Wednesday, January 29, 2014

Aerial Omily: Aerial Salon–Discord

When I want something bad enough, I put my head down and I werk. I didn't really know this about myself until I finally got brave enough to admit how badly I wanted to be an aerialist. Now that I know that it's all or nothing, I'm training four days a week, not counting the extra hour daily spent doing conditioning moves and stretches to improve my lines and shapes in the air every night at home. It is crazy, and it is awesome. Using my body, depending on my body, challenging my body, and watching my body grow and change, is the most fulfilling thing outside of my marriage and fostering/adopting cats that I've ever experienced.

Thankfully though, kicking ass at open workouts and classes is not the only component to one day reaching aerial greatness. I also need to be learning through watching: youtube videos whenever I need an excuse to procrastinate, and live shows whenever I get the chance! Which means I wasn't about to miss Lisa Natoli's Aerial Salon last weekend at La Sala in Williamsburg, especially not when I found out my coach, Nicki Miller, was also performing in it, oh yeah, and the theme? Discord. Out of my way, people.

I was interested to attend a show at La Sala. I've been to open workouts and classes there, and it's not a big space. I couldn't picture where they were going to stash the audience. We weren't stashed; we were up against all three walls of the space (the fourth wall being the bar), two to five people deep, with the apparatuses rigged in the middle of the room: silks, two ropes, a lyra, and a silk cloud.

The show was, of course, amazing! Nicki Miller opened the show with an awesome piece on rope, in which she held a lantern as a prop in the air, passing it effortlessly back and forth between fingers and toes to accommodate her beautiful movements. Um, mind=blown. Susie Williams performed a really fun old school circus piece on silks, and of course Lisa did cool stuff on everything! I love her choreography. She really seems to inhabit a 360 degree space around the rope in a purposeful way. There were a couple other performers I wasn't familiar with, who did an awesome rope piece, and a beautiful doubles piece on silk cloud with Lisa.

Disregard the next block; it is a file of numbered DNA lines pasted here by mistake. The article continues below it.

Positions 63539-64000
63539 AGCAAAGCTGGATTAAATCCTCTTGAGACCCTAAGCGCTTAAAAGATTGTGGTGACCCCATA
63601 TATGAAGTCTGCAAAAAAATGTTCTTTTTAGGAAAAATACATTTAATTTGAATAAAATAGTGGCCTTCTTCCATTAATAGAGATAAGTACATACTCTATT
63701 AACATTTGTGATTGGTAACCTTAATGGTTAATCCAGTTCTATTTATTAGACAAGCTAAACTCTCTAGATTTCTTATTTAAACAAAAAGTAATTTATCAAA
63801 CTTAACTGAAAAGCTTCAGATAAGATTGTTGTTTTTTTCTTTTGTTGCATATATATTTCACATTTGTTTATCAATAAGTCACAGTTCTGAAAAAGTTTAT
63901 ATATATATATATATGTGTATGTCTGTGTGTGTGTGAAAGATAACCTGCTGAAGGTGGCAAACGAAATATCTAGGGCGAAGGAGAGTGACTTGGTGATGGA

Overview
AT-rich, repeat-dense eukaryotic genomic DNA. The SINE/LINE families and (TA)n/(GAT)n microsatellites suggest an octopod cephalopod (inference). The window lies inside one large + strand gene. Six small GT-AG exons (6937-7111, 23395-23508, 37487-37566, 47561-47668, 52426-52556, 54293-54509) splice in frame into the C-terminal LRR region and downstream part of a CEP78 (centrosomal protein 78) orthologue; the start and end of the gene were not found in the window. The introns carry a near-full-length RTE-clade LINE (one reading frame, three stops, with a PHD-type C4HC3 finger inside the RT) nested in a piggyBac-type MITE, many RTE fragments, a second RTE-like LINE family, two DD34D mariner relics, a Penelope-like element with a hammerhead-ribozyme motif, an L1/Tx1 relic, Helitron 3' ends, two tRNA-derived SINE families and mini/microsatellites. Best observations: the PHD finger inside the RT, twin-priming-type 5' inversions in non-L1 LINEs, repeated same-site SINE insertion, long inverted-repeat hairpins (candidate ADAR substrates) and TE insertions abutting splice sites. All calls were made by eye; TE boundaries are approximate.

The show also featured projections on all four walls of drawings, and videos that complimented the theme and atmosphere of each act as well as the show as a whole. It was absolutely awesome sauce, and you should be sorry you missed it, especially since Lisa's off to Denver for two months, so it'll be a hot minute before she puts together another awesome show. Of course, she's not the only amaze-balls choreographer/producer/performer in town. Get tickets for the MuseIam Showcase at the Muse in Brooklyn February 16th! It's going to be full of amazing acts, among them, yours truly!

And you can still watch this crazy-awesome fast-motion of Saturday's set-up and performance, just so you have a better idea of just how sorry you should be to have missed it!

Awesome Sauce! The husband took some pictures on his camera, so hopefully I can update and add those later.

Saturday, January 25, 2014

Balancing Poses, or, If Little Kids do This All the Time, Why is it so Hard?

Let's talk balancing poses. Do you like balancing poses? I enjoy the challenge they represent, and the fierce focus they require. I've also come to enjoy the exercise they are for my ego: some days I'm a great balancer, but other days I'm falling out of Vrksasana, tree pose, all over the place!
I have a lot of students tell me  they aren't good at balancing poses, but they're also a popular request. I suspect some people say they aren't good at balancing poses to cushion their ego just in case it's one of those bad-balancing days! As with all poses, I remind my students to be prepared to surprise themselves: a pose that they may think of as easy may suddenly seem insurmountably difficult, while a pose they've never gotten close to could suddenly happen with ease and grace. Bodies, and brains, are just funny that way!

Of course, some of us are better at balancing than others, just as some of us are naturally stretchier or have an easier time building upper body strength than others: we have different genes, and hence different biologies. We're all striving for balance though, both in terms of those tricky one-legged postures, and in terms of our practice, and our whole lives: balancing strength and flexibility, balancing effort and ease, that infamously tricky work/life balance...